When it came time for Kim Johnston to return to work after taking time off to raise her two kids, she wasn’t sure she wanted to go back to a preschool classroom, “That’s what got me trying to start a new path,” Johnston said. That path eventually led her to create Fili Bakery and to become a social media maven.
Johnston was born to a large family in the Philippines; they moved to Phoenix when Kim was seven years old.
Because her parents and her aunts and uncles worked, Kim and her cousins spent every day after school at her grandparents’ house, where her grandfather was the cook. He made sure that, although the family was no longer in the Philippines, the children knew their culture through the Tagalog language and Filipino food.
Johnston attended the University of Arizona and majored in creative writing for a couple of years before teaching preschool for six years and becoming a full-time mother. Baking had always been a creative outlet for Johnston, so turning that energy toward making a little money was a logical step.
“I started Butter & Flour in March of 2020,” she said. “I was nervous because I waited awhile to tell people about it and as soon I announced it on my Facebook page…lockdown.”
This might have been a fatal blow for her fledgling bakery but instead, Johnston said, “A lot of people were looking for ways to help local businesses.”
Her pies, cookies, and cupcakes were the familiar American favorites but they were especially good and orders were steady.
Like many owners of startups, Johnston had to do her own marketing. “I discovered a love for social media through photography, copywriting, and all the other parts of running a business,” she noted.
She found the “Keep Tucson Local Alive” Facebook page and began posting about small businesses she frequented. “My posts caught the attention of business owners as well as of Yocal, a tech startup company,” Johnston said.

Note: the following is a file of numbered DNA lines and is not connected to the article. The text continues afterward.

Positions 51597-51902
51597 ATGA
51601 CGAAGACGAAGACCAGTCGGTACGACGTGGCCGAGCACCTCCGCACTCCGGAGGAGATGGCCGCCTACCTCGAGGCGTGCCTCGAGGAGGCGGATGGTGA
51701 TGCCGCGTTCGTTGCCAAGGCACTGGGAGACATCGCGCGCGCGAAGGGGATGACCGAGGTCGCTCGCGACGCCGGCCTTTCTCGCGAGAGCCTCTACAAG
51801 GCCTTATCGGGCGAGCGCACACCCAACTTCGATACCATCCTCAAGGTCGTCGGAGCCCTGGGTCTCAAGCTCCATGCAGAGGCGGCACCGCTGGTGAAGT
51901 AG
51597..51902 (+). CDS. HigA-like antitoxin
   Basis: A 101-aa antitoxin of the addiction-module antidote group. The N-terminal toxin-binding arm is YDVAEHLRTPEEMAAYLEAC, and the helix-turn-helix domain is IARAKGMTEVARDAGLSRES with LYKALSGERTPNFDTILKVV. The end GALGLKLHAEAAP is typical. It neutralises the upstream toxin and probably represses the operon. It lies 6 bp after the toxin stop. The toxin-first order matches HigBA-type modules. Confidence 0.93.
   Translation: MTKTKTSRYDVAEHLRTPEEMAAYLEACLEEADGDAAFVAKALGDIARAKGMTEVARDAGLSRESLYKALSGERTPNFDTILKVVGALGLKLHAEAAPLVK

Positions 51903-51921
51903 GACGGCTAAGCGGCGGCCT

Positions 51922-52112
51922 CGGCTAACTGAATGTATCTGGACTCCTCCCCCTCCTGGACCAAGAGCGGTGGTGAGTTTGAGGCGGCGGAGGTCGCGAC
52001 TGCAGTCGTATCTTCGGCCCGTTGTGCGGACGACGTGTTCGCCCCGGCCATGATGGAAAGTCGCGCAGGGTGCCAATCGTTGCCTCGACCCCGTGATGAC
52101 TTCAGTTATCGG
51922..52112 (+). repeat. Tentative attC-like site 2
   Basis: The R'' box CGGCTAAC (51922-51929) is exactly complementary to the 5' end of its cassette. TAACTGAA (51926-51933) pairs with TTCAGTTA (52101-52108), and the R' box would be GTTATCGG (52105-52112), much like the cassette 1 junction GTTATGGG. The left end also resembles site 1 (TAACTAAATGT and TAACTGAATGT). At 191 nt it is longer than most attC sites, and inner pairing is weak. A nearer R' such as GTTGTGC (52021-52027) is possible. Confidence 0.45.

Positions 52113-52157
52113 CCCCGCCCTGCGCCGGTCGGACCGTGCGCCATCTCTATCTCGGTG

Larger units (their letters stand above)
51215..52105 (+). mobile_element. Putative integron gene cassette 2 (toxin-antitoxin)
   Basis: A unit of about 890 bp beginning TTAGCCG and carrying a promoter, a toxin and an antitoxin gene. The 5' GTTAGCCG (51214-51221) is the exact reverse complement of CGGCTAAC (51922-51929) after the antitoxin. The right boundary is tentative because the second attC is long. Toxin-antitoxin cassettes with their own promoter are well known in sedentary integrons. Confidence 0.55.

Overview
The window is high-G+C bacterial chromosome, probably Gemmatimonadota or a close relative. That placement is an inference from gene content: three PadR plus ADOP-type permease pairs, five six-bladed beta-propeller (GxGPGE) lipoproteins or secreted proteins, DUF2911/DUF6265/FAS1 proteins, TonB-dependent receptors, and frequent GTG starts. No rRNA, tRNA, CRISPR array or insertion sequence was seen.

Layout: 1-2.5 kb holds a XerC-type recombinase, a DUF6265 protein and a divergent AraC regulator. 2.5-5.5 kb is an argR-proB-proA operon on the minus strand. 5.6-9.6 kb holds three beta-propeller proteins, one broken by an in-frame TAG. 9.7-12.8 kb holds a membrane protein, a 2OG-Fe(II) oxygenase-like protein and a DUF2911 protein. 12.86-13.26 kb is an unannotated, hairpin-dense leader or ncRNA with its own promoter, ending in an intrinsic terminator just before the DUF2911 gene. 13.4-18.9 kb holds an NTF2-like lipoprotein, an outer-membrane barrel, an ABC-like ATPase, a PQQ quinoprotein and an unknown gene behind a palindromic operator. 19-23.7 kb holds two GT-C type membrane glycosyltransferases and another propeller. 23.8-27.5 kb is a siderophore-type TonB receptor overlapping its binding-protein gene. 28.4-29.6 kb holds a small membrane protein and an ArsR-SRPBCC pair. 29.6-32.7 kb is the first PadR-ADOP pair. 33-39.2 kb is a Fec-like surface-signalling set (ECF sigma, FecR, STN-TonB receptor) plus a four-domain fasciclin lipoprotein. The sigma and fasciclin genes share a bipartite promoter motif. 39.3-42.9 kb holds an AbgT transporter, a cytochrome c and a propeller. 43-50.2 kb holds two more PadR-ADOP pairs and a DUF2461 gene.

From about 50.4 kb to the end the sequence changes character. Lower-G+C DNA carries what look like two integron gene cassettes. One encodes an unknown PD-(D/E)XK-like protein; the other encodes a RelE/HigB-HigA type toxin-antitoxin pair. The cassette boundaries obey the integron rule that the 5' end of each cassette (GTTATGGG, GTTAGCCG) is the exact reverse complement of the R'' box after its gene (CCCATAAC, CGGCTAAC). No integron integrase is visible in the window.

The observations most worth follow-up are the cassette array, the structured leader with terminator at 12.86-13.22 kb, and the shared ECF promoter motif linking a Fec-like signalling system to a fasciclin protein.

Among the business owners who noticed her posts was Ray Flores, president of Flores Concepts.
Yocal is an app designed to promote local businesses and connect them to Tucsonans that may need their services. They include accountants, personal trainers, pain clinics, car repair shops, barber shops…and, of course, restaurants.
The folks at Yocal were so impressed with Johnston’s work that they hired her as their Director of Community.
Flores, on the other hand, was interested in her baking. He wanted to sell her baked goods at Barrio Charro and at The Monica, which had just opened.
But he noted that everyone makes pies and cupcakes and suggested that she look toward her Filipino heritage. “He told me, ‘That’s what you should be doing. That’s your story.’”
At iba pa! — Tagalog for “and so” — Fili Bakery was born.
“Ray’s been a bit of a mentor to me,” Johnston said.
Noting her social media talents, Flores also hired her to help Si Charro’s Marketing Director, Amairani Fong, with social networking, photo shoots, and special events.
Meanwhile, she began developing desserts with ingredients that were unfamiliar to most Tucsonans. “The Filipino flavors I use in Fili Bakery all stem from childhood foods I grew up eating with my family,” she said.
Currently, Johnston makes two kinds of cookies: ube and buko pandan.
Ube? Buko Pandan? Here’s a short primer:
Johnston’s ube cookies look like standard chocolate cookies, but one bite proves they are a whole different experience. The texture is buttery and light -- not quite cake, not quite a brownie, both familiar and not. The subtle taste from the ube tempers the sweetness of the chocolate.